Primus font family
Designed by Ceyhun Birinci in 2012
New font releases in October 2013
New and original font families and other new publications
With our readers in mind, we have again selected a few of the highlights from among the many new typefaces that have recently appeared. There are several major font families, unusual calligraphic fonts and interesting headline fonts to discover.
Charcuterie (Laura Worthington)
The name Charcuterie (French for “preparation of meats”) designates a group of ten distinct typefaces designed by Laura Worthington. Inspired by old French tales and films, these fonts pay homage to traditional hand-crafted products and the shop signs, advertisements and labels associated with them. All the fonts have a handmade feel about them and thus correspondingly have somewhat irregular forms. They include a vast range of uppercase, serif and sans serif variants. There are ornamental fonts with different outline styles and pictograms that can be used on labels or as framing elements. All the fonts can be readily combined with each other and offer the perfect starting point for designing retro-style posters, packaging and advertisements.
The Alianza family by Sergio Ramírez consists of three styles, each with nine weights. The basic design is that of a sturdy slab serif with forms that are moderately industrial in form and stencil-like. An italic is derived from this underlying concept that is more rounded but still exhibits a technological character and a handwritten calligraphic font designated as ‘Script’. All the styles have been carefully coordinated and have the same very generous x-height so that they can be readily used in combination in the same text. The family is enhanced by a selection of ornaments and negative labels.
Invitation Script (Intellecta Design)
Invitation Script as well as Invitation Script Two by Paulo W and Iza W are technical high-end products with their more than 1100 glyphs, numerous ligatures, up to 40 alternatives per character and a never-ending collection of kerning pairs. This calligraphic font is a revival of the work of the Portuguese master penman Manuel de Andrade de Figueiredo and comes with two additional fonts of ornaments.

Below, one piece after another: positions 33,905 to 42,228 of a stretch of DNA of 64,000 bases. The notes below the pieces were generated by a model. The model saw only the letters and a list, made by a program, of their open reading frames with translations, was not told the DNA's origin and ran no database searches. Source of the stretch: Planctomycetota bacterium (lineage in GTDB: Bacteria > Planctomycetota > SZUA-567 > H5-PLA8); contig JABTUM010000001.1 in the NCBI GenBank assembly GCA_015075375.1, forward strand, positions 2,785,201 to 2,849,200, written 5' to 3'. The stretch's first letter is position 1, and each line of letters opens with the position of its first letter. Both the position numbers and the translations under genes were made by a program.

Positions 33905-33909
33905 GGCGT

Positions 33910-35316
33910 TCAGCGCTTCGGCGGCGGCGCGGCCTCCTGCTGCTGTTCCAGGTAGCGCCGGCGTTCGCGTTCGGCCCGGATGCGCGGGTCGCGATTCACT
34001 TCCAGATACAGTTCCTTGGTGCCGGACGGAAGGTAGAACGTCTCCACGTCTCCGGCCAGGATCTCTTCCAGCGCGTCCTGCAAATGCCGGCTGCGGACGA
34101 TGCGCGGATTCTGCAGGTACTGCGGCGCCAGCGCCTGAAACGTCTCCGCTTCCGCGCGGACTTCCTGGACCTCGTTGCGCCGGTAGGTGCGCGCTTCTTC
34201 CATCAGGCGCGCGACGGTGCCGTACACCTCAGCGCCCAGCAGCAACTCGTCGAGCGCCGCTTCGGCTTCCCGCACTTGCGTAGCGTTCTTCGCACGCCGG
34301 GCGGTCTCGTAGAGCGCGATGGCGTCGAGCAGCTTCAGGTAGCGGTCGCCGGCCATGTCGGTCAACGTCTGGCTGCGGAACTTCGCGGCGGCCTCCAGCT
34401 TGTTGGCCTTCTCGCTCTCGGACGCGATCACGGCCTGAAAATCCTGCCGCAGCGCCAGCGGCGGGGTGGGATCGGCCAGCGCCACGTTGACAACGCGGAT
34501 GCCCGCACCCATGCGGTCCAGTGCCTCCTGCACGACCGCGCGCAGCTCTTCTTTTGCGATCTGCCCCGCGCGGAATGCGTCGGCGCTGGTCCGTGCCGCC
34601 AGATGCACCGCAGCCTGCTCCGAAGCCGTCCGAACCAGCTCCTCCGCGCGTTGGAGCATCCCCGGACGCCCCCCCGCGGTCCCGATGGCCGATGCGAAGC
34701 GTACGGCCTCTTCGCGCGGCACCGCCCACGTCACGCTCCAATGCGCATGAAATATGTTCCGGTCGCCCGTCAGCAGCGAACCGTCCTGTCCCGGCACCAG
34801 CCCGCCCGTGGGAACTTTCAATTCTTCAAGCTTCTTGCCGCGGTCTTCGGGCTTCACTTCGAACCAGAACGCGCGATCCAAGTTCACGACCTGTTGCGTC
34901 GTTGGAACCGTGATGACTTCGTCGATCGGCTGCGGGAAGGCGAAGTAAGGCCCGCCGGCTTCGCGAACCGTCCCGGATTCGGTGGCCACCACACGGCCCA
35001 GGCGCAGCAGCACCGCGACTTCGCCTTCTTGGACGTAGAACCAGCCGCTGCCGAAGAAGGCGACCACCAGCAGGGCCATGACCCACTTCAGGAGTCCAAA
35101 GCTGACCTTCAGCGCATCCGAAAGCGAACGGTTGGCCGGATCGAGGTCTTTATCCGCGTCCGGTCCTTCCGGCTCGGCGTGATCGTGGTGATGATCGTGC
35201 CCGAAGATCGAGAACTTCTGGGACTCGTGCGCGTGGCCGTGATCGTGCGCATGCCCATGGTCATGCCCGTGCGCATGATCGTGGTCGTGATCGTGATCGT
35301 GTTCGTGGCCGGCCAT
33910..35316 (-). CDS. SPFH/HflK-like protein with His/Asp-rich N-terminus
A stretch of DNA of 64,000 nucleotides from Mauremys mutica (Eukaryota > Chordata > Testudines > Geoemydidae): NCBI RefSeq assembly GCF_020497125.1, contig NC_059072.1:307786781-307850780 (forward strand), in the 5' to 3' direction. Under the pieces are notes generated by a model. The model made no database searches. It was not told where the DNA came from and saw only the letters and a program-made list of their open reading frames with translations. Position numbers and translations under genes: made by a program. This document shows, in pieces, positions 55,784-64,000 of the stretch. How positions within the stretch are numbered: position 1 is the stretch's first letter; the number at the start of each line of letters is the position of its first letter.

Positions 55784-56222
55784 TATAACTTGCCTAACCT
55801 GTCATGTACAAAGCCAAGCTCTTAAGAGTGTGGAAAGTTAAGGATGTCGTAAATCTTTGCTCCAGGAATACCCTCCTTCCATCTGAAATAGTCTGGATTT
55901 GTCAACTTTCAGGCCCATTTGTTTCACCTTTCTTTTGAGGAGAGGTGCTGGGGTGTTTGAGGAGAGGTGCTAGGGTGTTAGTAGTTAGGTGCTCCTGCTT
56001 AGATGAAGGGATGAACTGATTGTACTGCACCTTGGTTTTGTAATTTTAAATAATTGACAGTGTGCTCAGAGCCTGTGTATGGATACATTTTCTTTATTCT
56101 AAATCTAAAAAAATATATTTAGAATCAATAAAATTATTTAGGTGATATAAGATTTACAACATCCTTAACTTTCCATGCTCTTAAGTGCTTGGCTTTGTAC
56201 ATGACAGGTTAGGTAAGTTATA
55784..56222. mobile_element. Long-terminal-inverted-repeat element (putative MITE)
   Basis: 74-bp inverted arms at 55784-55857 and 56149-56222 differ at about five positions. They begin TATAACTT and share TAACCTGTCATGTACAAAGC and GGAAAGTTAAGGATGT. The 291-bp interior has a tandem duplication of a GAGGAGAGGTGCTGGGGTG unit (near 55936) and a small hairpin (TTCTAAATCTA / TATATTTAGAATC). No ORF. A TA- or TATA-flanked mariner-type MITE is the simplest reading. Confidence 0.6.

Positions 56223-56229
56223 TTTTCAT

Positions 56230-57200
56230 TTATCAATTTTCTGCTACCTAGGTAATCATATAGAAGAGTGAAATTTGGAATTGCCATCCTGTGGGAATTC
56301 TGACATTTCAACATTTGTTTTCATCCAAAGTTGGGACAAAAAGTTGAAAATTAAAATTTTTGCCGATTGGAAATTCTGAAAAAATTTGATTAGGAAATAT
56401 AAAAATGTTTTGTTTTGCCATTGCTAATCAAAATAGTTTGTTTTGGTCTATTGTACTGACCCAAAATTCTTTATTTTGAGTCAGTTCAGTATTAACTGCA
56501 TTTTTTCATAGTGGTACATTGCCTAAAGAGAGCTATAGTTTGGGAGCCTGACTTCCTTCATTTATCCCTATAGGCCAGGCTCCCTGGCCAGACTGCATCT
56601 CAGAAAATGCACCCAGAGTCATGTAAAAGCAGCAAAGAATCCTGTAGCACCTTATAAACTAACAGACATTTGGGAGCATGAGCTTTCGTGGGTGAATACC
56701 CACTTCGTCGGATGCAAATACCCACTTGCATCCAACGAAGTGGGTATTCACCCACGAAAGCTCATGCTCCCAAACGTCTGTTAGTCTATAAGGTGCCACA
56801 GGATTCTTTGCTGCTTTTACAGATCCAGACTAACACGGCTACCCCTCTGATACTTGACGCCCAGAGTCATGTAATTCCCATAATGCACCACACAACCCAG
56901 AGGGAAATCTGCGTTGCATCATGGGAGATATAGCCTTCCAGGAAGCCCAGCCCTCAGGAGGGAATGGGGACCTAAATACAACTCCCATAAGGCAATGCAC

Profiterole (Counterpoint Type Studio)
Jason Walcott’s informal and individual handwritten font Profiterole seems both elegant and good-humoured thanks to its fine lines and decorative finials.
Frontage (Juri Zaech)
Juri Zaech’s Frontage is a multilayered typeface system. It is essentially a neutral sans serif that can be embellished with outlines, 3D shadows and dotted internal forms with the help of various layer alternatives. The various combination options can be used to adapt the font to your design requirements.
Jeremy Dooley has used a rectilinear grid with rounded corners as the underlying form for his Quarca. Minute variations in line thickness and rectangular punctuation and tittle marks accentuate the stencil-like appearance of this font. Quarca is capable of overcoming the most complex of tasks with its three different tracking options and six weights, each with corresponding italic typeface. A special feature of this font is the fact that there are lots of alternative glyphs, some with a very futuristic touch, meaning that you can incessantly ring the changes with this font when setting logos and headlines.
De Soto (Stephen Rapp)